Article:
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TV Drama on Iraq Tells Us More About Hollywood

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TV Drama on Iraq Tells Us More About Hollywood

By David Swanson

A significant percentage of the U.S. news stories about Iraq in the past couple of days have been stories about a fictional TV series set in Iraq "Over There," which debuted on the FX Network on Wednesday night. Much has been made of the idea that this is the first such series about a war to air during the actual fighting of that war (apparently we've already all forgoten the Jessica Lynch series and the Colin-Condi-Dick-and-Don Show).

Newspaper articles have noted with despair that Americans must now turn to (non-taxpayer funded) fiction for depiction of the blood and horror of war, because the TV news (in this country, unlike others) does not show it. But these reports have been less forthcoming about the shortcomings of our print media's war coverage and the shortcomings of "Over There," co-produced by Stephen Bochco, who brought us "Hill Street Blues."

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I watched the first episode before reading a word about it, but have since read a number of the reviews by reporters who've seen the first three episodes and interviewed the creators (or at least copied and pasted lines out of their press release).

The episode I watched was 40 minutes, and for the first 20 there was nothing positive I could say about it. After that, the only positive thing I could say was that it began to show war in a way that included injuries and deaths. That may prove a significant contribution, particularly if the fictional version opens the door to showing us the real thing.

The first episode briefly showed some soldiers departing the United States, and then focused on one battle in which this small band of men went up against a heavily fortified building in the middle of a desert. Those opposed to the war may view this sort of drama and complain that there is no information provided as to what the war (or even this battle) is about, no scenes depicting the decision makers who sent these kids to kill and die. I'd like to see that done, and I think it says something about our democracy that such a thing is unimaginable. But I think it's unfair to demand that of every war show.

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However, I have another complaint. "Over There," is clearly intended to have "no political point of view," and its creators have said as much. At the same time it's intended to be a serious drama that deals with tough issues. In episode one we see racial conflict, sexual conflict, and class conflict play out among the U.S. soldiers. We see conflicts between troops and their commanders and between soldiers and their families back home. We even see U.S. troops handicapping themselves by trying to avoid endangering an Al Jazeera reporter (a nice switch from real life incidents in which evidence strongly suggests that the US targeted and killed them). That's a lot of issues to pack into 40 minutes largely devoted to flying bullets. And it's done in a third-rate sort of way that clearly satisfies the reviewers.

But what is meant by having no political point of view? The view from one POLIS, or political state, is always different from that of another. This show (at least in episode one and the reviews suggest this doesn't change in the next two episodes) takes exclusively the point of view of the United States. The Iraqis in this show have no names and for the most part no faces, no stories, no families, no nicknames, no annoying and endearing habits, no motivations or regrets, no insecurities, no NOTHING.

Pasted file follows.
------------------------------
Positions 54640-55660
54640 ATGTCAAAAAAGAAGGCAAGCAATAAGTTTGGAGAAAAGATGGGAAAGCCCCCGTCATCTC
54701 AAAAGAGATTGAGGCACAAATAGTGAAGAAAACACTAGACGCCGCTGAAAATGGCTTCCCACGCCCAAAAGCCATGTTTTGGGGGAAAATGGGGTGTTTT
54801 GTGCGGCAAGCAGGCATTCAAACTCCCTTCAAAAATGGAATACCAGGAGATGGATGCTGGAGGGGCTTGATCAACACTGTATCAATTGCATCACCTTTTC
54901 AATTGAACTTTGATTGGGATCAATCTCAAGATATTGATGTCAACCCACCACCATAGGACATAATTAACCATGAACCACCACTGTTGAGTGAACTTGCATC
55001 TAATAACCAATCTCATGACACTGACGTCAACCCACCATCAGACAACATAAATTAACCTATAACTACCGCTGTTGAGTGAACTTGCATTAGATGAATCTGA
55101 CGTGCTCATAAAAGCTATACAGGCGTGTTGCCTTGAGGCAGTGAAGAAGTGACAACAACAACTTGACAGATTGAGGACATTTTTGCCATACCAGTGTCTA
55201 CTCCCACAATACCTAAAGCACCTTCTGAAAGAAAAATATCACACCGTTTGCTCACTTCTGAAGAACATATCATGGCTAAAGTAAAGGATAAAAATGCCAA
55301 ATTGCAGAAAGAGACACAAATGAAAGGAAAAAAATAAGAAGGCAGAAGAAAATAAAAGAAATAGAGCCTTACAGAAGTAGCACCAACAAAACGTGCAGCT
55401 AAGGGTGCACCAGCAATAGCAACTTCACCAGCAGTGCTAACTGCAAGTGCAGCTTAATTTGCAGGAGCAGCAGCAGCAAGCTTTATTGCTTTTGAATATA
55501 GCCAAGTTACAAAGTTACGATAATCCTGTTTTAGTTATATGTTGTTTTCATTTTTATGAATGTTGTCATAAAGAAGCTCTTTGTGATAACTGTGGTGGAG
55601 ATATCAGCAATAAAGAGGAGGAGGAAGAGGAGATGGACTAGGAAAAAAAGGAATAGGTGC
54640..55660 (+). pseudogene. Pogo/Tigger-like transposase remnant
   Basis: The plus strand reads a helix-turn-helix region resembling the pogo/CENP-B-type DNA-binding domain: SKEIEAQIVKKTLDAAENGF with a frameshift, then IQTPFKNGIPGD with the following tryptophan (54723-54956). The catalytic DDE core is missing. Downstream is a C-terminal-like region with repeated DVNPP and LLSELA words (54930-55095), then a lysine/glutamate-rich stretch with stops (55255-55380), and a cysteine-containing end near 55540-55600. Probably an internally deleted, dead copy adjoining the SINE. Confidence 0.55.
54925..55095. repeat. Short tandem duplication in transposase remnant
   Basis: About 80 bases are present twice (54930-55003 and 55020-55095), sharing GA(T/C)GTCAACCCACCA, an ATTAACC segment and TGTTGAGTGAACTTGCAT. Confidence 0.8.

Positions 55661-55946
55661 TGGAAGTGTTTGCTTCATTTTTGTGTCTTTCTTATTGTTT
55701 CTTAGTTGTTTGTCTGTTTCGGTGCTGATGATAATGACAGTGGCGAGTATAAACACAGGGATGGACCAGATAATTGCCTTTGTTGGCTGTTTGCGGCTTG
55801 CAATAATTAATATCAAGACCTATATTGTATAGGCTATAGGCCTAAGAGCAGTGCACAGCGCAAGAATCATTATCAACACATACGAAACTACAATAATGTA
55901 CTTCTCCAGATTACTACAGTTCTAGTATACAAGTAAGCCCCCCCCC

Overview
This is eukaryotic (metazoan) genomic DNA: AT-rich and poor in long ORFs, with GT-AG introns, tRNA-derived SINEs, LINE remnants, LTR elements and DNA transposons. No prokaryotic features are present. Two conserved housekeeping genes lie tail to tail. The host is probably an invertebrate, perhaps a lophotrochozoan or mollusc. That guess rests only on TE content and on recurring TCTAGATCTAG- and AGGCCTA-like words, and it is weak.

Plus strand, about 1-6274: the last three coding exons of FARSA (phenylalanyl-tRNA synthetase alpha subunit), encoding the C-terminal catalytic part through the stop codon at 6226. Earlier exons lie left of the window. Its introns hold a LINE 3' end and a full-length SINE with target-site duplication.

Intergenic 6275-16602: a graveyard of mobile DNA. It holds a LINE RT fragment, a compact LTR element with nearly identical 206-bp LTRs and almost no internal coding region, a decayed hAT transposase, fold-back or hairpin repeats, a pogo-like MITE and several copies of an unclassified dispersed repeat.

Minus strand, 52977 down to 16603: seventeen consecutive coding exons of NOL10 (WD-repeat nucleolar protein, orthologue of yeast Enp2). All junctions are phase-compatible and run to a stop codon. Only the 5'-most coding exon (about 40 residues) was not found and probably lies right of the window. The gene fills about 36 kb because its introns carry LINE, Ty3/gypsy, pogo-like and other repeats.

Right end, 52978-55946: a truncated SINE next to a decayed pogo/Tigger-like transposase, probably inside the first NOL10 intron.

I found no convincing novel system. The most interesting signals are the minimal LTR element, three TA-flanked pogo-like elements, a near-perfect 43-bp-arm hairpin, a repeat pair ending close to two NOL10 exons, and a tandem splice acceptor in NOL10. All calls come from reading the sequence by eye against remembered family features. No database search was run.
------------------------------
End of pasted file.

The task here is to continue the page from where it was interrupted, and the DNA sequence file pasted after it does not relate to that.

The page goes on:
If a reporter from Mars were to hover her spacecraft over a battle in the desert of Iraq, she would know nothing about what lies a distant leader told to start the war, but she would see the fighting between two groups of people of the same species, not one group of people and another group of dangerous objects or evil beings.

To its credit, episode one shows dead Iraqi soldiers on the ground, and shows American soldiers contemplating them. But one of the first Iraqis we see actually hit by a flying projectile is a man running toward us whose entire torso is blown away, so that a trunkless-headless-armless pair of legs briefly continues running toward us on its own. The laughter this will elicit from sadistic viewers can hardly be accidental.

Those inclined to see the horrors of war will see them here. Those inclined to think of foreigners as evil ones, as non-humans, will confirm that world-destroying prejudice. And by design.

MSNBC's Chris Matthews interviewed Bochco:

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"MATTHEWS: Who are the bad guys? Are they nationalist Iraqis? Are they Baathists? Are they outside Islamists who came into the country to fight us? How do you define the enemy in your series?

"BOCHCO: We are defining the enemy as those individuals who are trying to kill us, who are shooting at us. And we don't put names on them or labels on them. They are just trying to hurt us, and they are the bad guys."

Never mind that in the real world EVERYONE has a name and lots of labels. Never mind that one side's soldiers are not "good guys" and the other's "bad guys." Although one side may be fighting for its home, and the other may be fighting for corporate profits and empire, the soldiers are all human beings.

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David Swanson is the author of "When the World Outlawed War," "War Is A Lie" and "Daybreak: Undoing the Imperial Presidency and Forming a More Perfect Union." He blogs at http://davidswanson.org and http://warisacrime.org and works for the online (more...)

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